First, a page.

November 2009, TruckingInfo.com - Feature
Preventive maintenance prior to the onset of the cold weather is an important factor in keeping your fleet on the road
. The heat of summer is the true enemy of batteries, and the death knell can come when you least expect it or want to deal with it-on a frigid winter morning. As the temperature drops, so does your battery capacity. At zero degrees, your batteries have less than 50 percent capacity than they had at 80 degrees. Adding to that is the fact that at zero degrees your engine is 2.5 times harder to start due to the oil thickening and the resistance to movement of cold internal engine parts. These two factors combined can be a recipe for a very unpleasant morning and for the truck not making its scheduled run. Remind drivers to power off all electrical accessories that put extra strain on the batteries while engaging the starter to ensure as much available electrical power is utilized to power the starter motor. Now is the time to test batteries to help eliminate potential problems on a cold winter morning.
Daily inspections and maintenance are also critical to staying on the road:
• Fuel tanks should be kept full to minimize condensation that could cause fuel system freeze-ups.
• If fuel has gelled, change the fuel filter. Always use the recommended fuel filters. Never use a larger micron filter to increase flow or extend filter life. This could void your engine warranty. Remember your fuel filter is your only protection against contaminants in the fuel.
• It is imperative that air tanks and water separators be drained daily during cold weather. As the ambient air temperature decreases, there is considerably more condensation buildup in the fuel and air tanks. Sub-freezing temperatures and water don't mix.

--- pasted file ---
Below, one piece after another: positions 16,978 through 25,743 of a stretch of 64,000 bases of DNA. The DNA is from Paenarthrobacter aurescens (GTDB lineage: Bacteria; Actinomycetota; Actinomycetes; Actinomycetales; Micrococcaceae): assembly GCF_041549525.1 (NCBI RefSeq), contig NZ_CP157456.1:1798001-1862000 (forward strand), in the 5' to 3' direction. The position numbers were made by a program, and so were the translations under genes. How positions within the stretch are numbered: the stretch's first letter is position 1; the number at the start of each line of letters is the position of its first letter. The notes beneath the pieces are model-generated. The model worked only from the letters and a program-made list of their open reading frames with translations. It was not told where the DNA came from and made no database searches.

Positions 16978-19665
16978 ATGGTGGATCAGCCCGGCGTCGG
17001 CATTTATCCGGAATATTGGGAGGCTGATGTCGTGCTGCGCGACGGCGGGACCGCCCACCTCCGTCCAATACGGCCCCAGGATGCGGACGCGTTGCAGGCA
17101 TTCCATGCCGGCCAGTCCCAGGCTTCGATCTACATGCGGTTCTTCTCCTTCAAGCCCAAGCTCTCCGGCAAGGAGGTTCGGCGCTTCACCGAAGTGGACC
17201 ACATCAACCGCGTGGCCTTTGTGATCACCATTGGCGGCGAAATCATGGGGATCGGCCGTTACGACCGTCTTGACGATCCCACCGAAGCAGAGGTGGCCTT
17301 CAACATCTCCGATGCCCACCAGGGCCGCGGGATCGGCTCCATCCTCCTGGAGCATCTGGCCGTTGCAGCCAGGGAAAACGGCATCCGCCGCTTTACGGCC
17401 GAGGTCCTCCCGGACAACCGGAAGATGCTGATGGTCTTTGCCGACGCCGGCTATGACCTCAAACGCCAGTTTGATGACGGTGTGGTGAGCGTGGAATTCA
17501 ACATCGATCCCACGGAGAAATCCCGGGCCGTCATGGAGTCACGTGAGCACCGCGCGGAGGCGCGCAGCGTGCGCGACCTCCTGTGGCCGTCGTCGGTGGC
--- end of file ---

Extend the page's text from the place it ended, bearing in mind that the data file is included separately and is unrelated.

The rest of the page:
• Avoid brakeline freeze-ups by making sure gladhands are always tight and never leave them laying on a fifth wheel deck exposed. If moisture is present in an airline, use one cap full of brake line antifreeze in the emergency (Red) side only. Brakes may lock up if put in the Service (Blue) side. Make sure you are using a brakeline antifreeze which is compatible and recommended to your particular equipment.
Lastly, keep everyone safe this winter by keeping parking lots, loading docks, trucks and trailers free of ice and snow. Safety starts with you.Glen Sokolis is president of Sokolis Group, a nationwide fuel management and fuel consulting company, www.FuelManagementSokolisGroup.com. You can reach him at firstname.lastname@example.org or (267) 482-6160.
Previous installments of "Friday Fuel:"
* "Successful Fuel Management Program Equals Discipline"
* "Who's Watching Your Fuel Program,"
* "Fleet Fuel Margins: Are You Paying Too Much?"
* "How Do You Audit Your Fleet Fuel Invoices?"
* "Fleet Fuel Price Negotiating: Details, Details"
* "Mobile On-Site Fueling"
* "The Bees Are Still Buzzing: Handling Fuel on a Daily Basis"
* "Fleet Fuel Card Shopping"
* "Is Your Fuel Management Ready for Winter?"